Social Identification and Investment Decisions

Published in Journal of Economic Behavior & Organization
Sustainable & Impact Investing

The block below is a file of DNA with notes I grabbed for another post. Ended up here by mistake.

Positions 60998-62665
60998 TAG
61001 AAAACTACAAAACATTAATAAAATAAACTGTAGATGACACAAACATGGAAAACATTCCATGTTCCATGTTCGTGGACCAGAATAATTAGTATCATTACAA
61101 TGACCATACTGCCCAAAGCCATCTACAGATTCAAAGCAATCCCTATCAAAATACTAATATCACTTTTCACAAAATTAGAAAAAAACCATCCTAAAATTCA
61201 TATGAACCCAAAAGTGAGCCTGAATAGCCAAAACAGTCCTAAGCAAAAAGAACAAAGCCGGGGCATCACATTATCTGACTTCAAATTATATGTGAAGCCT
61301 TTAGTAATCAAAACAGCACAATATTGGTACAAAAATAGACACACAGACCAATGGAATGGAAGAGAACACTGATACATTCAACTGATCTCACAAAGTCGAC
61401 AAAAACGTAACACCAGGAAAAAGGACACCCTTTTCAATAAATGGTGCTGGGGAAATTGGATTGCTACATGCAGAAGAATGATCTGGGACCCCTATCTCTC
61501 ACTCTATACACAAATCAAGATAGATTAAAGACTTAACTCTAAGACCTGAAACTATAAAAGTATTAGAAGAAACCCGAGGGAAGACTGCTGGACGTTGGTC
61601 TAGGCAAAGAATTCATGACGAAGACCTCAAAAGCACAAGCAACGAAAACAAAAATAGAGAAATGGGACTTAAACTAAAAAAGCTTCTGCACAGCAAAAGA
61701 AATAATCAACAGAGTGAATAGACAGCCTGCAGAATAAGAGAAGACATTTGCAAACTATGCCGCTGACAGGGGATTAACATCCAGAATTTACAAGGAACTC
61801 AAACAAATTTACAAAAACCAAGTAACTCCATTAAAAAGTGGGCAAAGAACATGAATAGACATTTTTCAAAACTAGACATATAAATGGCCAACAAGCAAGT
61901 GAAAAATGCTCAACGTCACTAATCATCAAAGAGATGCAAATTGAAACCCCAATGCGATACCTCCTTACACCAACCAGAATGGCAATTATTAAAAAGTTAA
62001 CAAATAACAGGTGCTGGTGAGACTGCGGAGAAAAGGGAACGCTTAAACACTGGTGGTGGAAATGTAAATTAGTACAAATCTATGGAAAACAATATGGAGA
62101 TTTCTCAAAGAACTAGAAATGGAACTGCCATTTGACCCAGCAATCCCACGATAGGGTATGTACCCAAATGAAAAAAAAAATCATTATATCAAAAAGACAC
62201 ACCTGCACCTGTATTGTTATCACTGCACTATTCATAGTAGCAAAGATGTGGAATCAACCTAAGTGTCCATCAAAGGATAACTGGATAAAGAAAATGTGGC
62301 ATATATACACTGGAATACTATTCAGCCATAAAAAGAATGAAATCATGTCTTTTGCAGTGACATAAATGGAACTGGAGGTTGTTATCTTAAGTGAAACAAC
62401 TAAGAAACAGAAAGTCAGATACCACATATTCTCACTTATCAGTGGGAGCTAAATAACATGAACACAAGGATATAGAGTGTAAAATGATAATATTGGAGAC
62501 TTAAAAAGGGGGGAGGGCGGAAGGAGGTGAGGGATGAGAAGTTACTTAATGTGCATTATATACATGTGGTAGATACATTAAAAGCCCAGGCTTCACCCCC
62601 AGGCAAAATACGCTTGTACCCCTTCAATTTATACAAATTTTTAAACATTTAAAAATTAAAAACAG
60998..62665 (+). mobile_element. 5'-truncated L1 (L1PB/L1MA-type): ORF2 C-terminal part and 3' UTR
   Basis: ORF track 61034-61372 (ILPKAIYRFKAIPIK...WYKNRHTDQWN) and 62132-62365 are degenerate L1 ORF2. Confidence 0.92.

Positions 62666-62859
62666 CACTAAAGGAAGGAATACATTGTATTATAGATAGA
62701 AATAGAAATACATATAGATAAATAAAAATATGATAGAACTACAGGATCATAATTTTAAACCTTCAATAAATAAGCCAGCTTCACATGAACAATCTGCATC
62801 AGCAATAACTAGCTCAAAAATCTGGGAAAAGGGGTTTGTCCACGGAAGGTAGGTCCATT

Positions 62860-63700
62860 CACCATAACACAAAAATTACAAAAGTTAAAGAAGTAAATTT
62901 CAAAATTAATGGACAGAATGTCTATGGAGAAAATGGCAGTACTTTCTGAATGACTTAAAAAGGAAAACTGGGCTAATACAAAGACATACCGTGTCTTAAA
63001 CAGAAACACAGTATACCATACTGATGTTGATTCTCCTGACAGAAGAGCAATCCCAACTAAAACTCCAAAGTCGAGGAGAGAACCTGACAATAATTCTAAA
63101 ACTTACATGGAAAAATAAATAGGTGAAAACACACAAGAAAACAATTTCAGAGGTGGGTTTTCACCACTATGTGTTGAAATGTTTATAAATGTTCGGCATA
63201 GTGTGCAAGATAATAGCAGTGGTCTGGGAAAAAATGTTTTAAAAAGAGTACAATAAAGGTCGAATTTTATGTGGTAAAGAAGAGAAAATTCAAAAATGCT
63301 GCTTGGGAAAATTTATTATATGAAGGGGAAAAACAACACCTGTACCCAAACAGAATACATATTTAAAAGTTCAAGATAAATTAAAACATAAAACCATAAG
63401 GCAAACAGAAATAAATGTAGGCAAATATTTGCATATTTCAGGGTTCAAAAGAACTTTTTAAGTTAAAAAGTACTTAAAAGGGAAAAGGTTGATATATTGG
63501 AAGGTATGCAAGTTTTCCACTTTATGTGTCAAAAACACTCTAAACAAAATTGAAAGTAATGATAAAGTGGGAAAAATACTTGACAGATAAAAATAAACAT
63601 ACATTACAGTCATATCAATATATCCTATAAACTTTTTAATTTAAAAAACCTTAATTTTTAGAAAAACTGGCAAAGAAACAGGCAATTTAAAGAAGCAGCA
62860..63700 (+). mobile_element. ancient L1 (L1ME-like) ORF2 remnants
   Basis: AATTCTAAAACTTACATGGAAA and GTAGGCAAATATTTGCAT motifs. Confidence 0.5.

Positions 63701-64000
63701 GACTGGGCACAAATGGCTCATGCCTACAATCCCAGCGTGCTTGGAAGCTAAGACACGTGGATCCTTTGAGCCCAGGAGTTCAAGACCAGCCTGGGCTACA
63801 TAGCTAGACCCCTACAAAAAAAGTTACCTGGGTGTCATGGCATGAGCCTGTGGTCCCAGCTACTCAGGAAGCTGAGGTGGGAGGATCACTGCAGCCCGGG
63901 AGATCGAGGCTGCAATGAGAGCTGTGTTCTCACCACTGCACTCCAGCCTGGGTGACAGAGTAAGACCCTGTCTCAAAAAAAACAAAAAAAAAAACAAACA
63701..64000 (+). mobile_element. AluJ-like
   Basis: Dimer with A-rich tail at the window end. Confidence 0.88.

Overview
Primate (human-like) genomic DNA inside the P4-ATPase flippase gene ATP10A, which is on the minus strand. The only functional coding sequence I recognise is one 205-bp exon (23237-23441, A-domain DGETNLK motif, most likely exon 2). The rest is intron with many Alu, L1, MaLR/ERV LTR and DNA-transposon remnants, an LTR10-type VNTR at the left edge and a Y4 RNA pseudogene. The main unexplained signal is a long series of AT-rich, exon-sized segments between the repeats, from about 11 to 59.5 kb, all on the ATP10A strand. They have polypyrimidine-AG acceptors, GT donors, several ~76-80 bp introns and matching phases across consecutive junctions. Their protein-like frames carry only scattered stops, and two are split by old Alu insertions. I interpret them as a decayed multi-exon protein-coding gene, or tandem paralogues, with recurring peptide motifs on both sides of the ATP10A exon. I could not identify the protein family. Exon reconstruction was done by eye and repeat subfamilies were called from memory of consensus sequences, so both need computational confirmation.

This paper investigates the role of social identification in investment decisions. Social identity is an aspect of self-image based on in-group preferences and a perception of belonging to a social group. We collected survey data from retail clients of the only two banks in the Netherlands that exclusively offer socially responsible investment products and savings accounts. Our data show that almost half of the clients invest exclusively at these banks, whereas the other half also holds at least one conventional investment account. Clients vary widely in the extent to which they identify themselves with socially responsible investments (SRI). Investors with a strong social identification allocate substantially more of their wealth to these banks, both in terms of euros invested and in terms of percentage of their total portfolio invested. Social identification also mediates the effect of expected returns on SRI. Our results further show that social identification is stronger among highly educated, younger and low-wealth investor.

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